Non sedating second and third generation antihistamines
Agents where the main therapeutic effect is mediated by negative modulation of histamine receptors are termed antihistamines; other agents may have antihistaminergic action but are not true antihistamines.
In type I hypersensitivity allergic reactions, an allergen (a type of antigen) interacts with and cross-links surface Ig E antibodies on mast cells and basophils.
The most common adverse effect is sedation; this "side-effect" is utilized in many OTC sleeping-aid preparations.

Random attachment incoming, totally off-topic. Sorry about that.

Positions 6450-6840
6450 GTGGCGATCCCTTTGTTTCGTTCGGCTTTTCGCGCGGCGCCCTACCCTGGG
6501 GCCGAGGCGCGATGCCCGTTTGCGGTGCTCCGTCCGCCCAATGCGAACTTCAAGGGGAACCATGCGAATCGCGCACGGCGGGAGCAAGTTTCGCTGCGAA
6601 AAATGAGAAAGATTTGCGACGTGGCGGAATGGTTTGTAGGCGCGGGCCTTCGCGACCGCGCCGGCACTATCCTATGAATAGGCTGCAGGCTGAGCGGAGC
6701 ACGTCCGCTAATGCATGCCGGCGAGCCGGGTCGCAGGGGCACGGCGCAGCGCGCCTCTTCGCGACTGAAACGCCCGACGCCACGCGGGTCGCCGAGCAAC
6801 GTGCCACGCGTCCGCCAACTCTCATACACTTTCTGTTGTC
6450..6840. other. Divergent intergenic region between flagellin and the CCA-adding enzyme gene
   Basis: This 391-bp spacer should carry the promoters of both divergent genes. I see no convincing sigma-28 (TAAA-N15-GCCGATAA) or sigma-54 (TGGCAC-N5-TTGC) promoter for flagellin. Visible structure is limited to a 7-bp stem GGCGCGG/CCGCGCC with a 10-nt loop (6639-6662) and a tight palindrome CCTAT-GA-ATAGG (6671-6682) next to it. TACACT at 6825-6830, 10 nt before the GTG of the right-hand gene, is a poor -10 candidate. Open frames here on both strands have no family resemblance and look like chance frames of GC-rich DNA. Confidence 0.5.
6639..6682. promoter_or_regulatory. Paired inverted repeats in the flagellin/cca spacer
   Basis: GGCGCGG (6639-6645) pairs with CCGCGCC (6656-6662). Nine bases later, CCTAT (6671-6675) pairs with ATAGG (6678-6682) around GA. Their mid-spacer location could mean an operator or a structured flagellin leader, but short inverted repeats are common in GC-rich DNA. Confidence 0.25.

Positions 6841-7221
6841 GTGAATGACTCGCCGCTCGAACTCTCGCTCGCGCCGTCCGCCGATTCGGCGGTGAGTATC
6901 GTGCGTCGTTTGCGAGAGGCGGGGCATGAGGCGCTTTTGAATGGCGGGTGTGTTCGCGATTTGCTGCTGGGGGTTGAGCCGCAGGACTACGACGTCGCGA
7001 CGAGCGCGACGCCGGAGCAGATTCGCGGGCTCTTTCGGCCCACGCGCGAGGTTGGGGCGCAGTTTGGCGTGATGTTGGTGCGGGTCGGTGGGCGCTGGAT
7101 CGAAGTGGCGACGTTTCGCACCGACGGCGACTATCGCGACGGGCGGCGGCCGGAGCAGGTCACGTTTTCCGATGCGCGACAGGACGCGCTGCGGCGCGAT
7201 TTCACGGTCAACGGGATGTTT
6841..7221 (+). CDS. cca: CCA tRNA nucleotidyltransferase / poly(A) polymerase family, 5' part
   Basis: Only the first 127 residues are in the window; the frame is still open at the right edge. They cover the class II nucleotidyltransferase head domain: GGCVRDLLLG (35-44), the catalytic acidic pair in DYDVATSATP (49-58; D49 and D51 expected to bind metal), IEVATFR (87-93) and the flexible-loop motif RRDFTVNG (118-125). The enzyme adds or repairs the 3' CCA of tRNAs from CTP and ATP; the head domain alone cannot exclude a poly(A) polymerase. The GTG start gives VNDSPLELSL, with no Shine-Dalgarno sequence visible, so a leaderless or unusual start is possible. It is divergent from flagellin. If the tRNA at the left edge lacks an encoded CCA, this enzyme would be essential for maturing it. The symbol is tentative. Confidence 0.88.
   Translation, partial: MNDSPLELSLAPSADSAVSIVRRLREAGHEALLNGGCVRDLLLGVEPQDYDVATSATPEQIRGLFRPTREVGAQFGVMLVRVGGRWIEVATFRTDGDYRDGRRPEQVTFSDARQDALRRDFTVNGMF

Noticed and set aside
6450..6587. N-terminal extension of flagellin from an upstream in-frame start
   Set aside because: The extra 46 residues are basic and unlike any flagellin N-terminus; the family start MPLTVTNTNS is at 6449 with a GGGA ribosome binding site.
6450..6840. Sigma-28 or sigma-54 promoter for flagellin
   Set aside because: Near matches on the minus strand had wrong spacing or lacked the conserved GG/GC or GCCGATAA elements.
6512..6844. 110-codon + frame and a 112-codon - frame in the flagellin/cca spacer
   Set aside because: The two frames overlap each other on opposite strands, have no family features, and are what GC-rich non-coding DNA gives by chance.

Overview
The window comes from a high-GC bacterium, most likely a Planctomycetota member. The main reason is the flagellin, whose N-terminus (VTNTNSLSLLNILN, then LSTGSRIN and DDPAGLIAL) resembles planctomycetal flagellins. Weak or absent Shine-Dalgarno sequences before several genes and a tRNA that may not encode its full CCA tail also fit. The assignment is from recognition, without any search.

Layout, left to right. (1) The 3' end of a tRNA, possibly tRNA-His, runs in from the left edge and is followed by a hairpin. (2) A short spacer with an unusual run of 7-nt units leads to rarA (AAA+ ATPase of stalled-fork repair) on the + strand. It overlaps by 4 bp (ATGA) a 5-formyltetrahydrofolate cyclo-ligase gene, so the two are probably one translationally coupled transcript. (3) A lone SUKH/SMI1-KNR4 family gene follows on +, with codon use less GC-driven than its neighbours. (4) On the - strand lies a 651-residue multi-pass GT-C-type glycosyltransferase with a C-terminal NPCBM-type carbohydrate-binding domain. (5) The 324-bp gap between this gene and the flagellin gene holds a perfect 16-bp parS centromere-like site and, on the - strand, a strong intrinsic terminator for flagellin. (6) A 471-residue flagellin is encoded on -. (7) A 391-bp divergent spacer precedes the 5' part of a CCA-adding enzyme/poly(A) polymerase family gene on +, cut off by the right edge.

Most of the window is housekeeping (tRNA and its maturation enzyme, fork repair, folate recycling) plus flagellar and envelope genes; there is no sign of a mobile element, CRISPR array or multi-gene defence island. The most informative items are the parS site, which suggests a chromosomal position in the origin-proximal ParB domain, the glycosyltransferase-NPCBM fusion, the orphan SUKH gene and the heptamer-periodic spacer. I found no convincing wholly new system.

Once released, histamine can react with local or widespread tissues through histamine receptors.Infrequent adverse effects include urinary retention, palpitations, hypotension, headache, hallucination, and psychosis.-receptors and have a better tolerability profile compared to the first-generation agents.The most common adverse effects noted for second-generation agents include drowsiness, fatigue, headache, nausea and dry mouth.-antihistaminergic drugs and are relatively inexpensive and widely available.The authors of the American College of Chest Physicians Updates on Cough Guidelines (2006) recommend that, for cough associated with the common cold, first-generation antihistamine-decongestants are more effective than newer, non-sedating antihistamines.First-generation antihistamines include diphenhydramine (Benadryl), carbinoxamine (Clistin), clemastine (Tavist), chlorpheniramine (Chlor-Trimeton), and brompheniramine (Dimetane).